General Motors, FCA US, Toyota Motor Corp. and Hyundai posted lower third-quarter sales, with GM, Toyota and Hyundai racking up gains in September to finish the quarter on a high note, in more signs the market is steadily rebounding from the coronavirus.
Deliveries dropped 9.9 percent last quarter at GM, with sales improving “sequentially” each month, the company said Thursday. Volume declined 11 percent at Chevrolet, 5.7 percent at GMC, 2.9 percent at Buick and 18 percent at Cadillac.
GM said the seasonally adjusted sales rate for the third-quarter is expected to tally 15.9 million, including medium and heavy duty trucks, in another sign the market gained momentum as the quarter wrapped up.
“Industry and GM sales rebounded significantly in September, finishing the month with year-over-year sales increases,” the nation’s No. 1 seller, which no longer reports monthly results, said in a statement.
FCA US said third-quarter volume dropped 10 percent, with strong retail sales offsetting “ongoing softness in fleet purchases.”
Volume dropped 9 percent at Jeep, 2 percent at Ram, 31 percent at Dodge and 53 percent at Fiat last quarter. Only the Chrysler brand, up 8 percent, and Alfa Romeo, with an increase of 17 percent, posted gains during the period, FCA said.
U.S. retail sales of the Ram pickup truck rose 15 percent last quarter.
“Jeep and Ram are hot and we continue to prioritize deliveries to our dealers who are asking us to ship as many vehicles as we can build,” said Jeff Kommor, head of U.S. sales for FCA US.
Third-quarter volume dropped 11 percent at Toyota Motor, with sales off 13 percent at the Toyota division but up 2 percent at Lexus. The automaker’s September sales rose 16 percent, with deliveries up 14 percent at Toyota, fueled by strong Highlander and RAV4 demand, and 31 percent at Lexus.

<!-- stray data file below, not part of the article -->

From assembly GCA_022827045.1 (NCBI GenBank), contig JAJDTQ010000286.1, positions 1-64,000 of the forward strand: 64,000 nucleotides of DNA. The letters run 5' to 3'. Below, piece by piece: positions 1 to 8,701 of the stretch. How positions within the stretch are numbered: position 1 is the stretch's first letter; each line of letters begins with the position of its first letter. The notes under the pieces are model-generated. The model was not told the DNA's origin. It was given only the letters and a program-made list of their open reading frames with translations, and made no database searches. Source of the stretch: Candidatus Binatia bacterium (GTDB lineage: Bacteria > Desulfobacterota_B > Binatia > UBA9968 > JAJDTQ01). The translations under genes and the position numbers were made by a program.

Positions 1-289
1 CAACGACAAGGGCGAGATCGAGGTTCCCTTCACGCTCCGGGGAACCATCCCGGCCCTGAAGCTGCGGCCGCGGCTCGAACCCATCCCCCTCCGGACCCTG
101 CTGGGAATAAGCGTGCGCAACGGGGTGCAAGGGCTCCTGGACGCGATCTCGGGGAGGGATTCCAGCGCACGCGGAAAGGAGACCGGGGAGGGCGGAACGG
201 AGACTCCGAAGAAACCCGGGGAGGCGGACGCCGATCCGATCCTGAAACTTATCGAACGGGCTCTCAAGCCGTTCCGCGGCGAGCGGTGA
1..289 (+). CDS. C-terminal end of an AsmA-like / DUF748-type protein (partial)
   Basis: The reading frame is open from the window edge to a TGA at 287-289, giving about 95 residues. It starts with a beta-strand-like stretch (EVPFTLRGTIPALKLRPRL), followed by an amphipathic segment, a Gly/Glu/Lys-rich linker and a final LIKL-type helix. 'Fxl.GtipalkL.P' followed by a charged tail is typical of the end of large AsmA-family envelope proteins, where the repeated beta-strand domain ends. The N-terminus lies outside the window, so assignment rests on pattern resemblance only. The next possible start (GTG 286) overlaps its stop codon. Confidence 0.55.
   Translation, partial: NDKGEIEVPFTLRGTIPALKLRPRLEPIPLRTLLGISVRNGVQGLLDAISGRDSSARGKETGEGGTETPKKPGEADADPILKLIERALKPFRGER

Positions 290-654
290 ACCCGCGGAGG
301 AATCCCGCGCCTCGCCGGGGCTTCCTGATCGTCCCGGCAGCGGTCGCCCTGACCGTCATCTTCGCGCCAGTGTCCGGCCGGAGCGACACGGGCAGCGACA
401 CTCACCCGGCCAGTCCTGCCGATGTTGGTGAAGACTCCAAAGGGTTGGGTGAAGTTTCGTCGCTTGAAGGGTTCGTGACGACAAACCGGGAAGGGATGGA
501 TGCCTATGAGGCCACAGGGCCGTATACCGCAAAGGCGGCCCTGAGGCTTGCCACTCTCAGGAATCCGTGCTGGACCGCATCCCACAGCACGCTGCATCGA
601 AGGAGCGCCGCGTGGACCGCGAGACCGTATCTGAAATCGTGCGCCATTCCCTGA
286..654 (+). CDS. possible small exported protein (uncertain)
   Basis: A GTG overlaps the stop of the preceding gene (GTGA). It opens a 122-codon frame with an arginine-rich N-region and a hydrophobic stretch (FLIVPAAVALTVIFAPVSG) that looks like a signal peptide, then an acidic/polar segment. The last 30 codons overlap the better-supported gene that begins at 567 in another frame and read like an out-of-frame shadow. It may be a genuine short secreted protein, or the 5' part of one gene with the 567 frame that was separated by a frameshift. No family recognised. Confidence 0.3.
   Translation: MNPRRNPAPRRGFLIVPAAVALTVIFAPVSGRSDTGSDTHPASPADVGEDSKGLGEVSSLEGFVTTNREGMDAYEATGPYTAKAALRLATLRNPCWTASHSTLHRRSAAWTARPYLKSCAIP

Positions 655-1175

Hyundai reported third-quarter U.S. sales of 170,828, a 1 percent decline from a year ago.
In September, volume rose 5 percent to 54,790 cars and light trucks, behind a 21-percent gain in retail deliveries.Third-quarter retail volume tallied 161,254, a 7 increase over 2019, the company said.
Hyundai has countered lower fleet business with stronger retail sales driven by an expanded crossover lineup, even as it spends less on incentives. (See chart below.) The company said fleet sales dropped 67 percent in September and represented 5 percent of overall volume.
Most other automakers will report third quarter and September U.S. auto sales later Thursday. Ford Motor Co. will release third-quarter results on Friday. Daimler and Jaguar Land Rover are expected to release results later in the month.
September sales are projected to get a boost from Labor Day holiday volume and two extra selling days, providing a final boost to third-quarter volume.
U.S. light-vehicle deliveries fell 22 percent to nearly 9 million through August, Cox Automotive and J.D. Power say.
The market continues to rebound from the coronavirus pandemic, though low inventories, tighter credit standards for some consumers and high unemployment continue to be a drag.
Cox Automotive estimates industrywide inventories currently stand at just 57-58 days, below the industry’s longtime 60-day benchmark.
The seasonally adjusted, annualized rate of sales for September is forecast to come in at 14.8 million to 15.7 million, based on forecasts from TrueCar/ALG, Cox Automotive and LMC Automotive. The SAAR tallied 15.2 million in August and 17.3 million in Sept. 2019 and has inched up every month since bottoming out at 8.74 million in April, according to Motor Intelligence.